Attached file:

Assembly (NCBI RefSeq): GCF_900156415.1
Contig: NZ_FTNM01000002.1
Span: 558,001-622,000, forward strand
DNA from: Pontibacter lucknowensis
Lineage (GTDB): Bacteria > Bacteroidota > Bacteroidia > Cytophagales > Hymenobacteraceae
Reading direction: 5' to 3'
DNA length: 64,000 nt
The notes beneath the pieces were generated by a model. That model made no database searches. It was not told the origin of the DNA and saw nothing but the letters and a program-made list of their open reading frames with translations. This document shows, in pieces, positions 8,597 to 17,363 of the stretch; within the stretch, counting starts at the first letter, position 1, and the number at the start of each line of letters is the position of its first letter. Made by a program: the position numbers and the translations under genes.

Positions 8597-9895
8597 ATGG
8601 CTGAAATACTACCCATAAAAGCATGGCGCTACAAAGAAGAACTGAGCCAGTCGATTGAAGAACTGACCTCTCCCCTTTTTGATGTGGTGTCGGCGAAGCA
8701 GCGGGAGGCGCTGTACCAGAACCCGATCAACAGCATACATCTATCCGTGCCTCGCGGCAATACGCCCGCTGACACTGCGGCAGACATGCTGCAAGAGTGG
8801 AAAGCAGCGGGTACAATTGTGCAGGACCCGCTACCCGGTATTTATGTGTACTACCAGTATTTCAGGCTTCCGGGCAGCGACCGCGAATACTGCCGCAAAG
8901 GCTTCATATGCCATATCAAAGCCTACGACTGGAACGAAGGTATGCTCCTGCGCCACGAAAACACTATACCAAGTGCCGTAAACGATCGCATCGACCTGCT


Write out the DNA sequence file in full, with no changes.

Assembly (NCBI RefSeq): GCF_900156415.1
Contig: NZ_FTNM01000002.1
Span: 558,001-622,000, forward strand
DNA from: Pontibacter lucknowensis
Lineage (GTDB): Bacteria > Bacteroidota > Bacteroidia > Cytophagales > Hymenobacteraceae
Reading direction: 5' to 3'
DNA length: 64,000 nt
The notes beneath the pieces were generated by a model. That model made no database searches. It was not told the origin of the DNA and saw nothing but the letters and a program-made list of their open reading frames with translations. This document shows, in pieces, positions 8,597 to 17,363 of the stretch; within the stretch, counting starts at the first letter, position 1, and the number at the start of each line of letters is the position of its first letter. Made by a program: the position numbers and the translations under genes.

Positions 8597-9895
8597 ATGG
8601 CTGAAATACTACCCATAAAAGCATGGCGCTACAAAGAAGAACTGAGCCAGTCGATTGAAGAACTGACCTCTCCCCTTTTTGATGTGGTGTCGGCGAAGCA
8701 GCGGGAGGCGCTGTACCAGAACCCGATCAACAGCATACATCTATCCGTGCCTCGCGGCAATACGCCCGCTGACACTGCGGCAGACATGCTGCAAGAGTGG
8801 AAAGCAGCGGGTACAATTGTGCAGGACCCGCTACCCGGTATTTATGTGTACTACCAGTATTTCAGGCTTCCGGGCAGCGACCGCGAATACTGCCGCAAAG
8901 GCTTCATATGCCATATCAAAGCCTACGACTGGAACGAAGGTATGCTCCTGCGCCACGAAAACACTATACCAAGTGCCGTAAACGATCGCATCGACCTGCT